Cork County Council working to control Giant Hogweed along River Bride

The invasive and toxic plant can grow up to 5 metres tall
Cork County Council working to control Giant Hogweed along River Bride

Cork County Council has advanced efforts in controlling an infestation of Giant Hogweed along the River Bride in East Cork.

EFFORTS to control an infestation of Giant Hogweed along the River Bride in East Cork have commenced under Cork County Council.

The invasive and toxic plant which can grow up to 5 metres tall is a particular problem from Castlelyons to Tallow, where the river enters Waterford. The sap can cause a nasty irritation when it comes into contact with human skin. It can eliminate the skin’s ability to protect itself from sunlight which means that significant blistering can occur when the affected area is exposed to the sun.

Mayor of the County of Cork, Cllr Danny Collins said: “The Giant Hogweed thrives in moist, rich soil like riverbanks, growing to huge heights, affecting our native plants and causing erosion. However, it’s the effect that it has on humans that is most concerning. I would like to commend the Bride Valley Invasive Species Project for their work, and I am hopeful that with the help of local landowners that they will be able to eradicate this toxic plant from the River Bride,” he added.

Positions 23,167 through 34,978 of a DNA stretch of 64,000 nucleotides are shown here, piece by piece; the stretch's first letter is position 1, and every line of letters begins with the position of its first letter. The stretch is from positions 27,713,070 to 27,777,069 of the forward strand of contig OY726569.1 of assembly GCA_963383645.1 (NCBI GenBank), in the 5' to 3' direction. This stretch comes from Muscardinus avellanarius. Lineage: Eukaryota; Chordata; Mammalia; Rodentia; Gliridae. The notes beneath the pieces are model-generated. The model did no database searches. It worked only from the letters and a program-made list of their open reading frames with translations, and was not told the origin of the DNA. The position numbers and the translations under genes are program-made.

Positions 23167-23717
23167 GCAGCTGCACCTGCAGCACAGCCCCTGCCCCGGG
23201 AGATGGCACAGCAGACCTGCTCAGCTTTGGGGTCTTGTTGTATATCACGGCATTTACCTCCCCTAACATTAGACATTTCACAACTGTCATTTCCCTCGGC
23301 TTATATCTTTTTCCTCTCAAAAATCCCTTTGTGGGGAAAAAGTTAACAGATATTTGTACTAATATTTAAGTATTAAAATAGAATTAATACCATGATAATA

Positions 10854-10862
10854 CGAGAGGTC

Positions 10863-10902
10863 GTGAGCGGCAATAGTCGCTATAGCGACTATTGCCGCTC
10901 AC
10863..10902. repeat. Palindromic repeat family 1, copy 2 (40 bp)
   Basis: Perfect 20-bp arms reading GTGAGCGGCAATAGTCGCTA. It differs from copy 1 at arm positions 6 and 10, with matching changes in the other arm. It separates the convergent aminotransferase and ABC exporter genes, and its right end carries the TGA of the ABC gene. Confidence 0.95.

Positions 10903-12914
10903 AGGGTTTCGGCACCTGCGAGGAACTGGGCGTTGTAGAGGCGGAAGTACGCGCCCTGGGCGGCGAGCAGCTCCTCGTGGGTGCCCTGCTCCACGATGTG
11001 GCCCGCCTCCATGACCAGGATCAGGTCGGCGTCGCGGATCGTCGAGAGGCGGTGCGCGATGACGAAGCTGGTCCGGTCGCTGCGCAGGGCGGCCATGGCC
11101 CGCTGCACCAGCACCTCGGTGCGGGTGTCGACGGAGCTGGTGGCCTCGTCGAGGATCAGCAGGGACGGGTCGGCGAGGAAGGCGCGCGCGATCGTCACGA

Chief Executive of Cork County Council, Tim Lucey added: “All landowners in the area are fully on board with the project. We are initially focusing on a 5km area however funding has been secured through the National Biodiversity Action Plan for a further three years which will allow us to complete initial spray on all land within five metres of the river from Castlelyons to the county boundary.

“We know a follow up programme will need to be carried out by landowners for a number of years depending on the severity of the infestation on their land,” he added.

PROJECT

Cork County Council has been working with the BRIDE Farming with Nature team since 2019 to survey, map and address the issue of invasive plants.

They formed the Bride Valley Invasive Species Project and have completed the survey and mapping phase. The project is now targeting a 5km stretch of the river from Castlelyons to the Metal Bridge at Ballyrobert.

The programme involves spraying the Giant Hogweed early in the season when plants are small, and the least amount of spray is needed.

Enviroco, is working on the project on behalf of Cork County Council and is actively communicating with all landowners in the control programme area.

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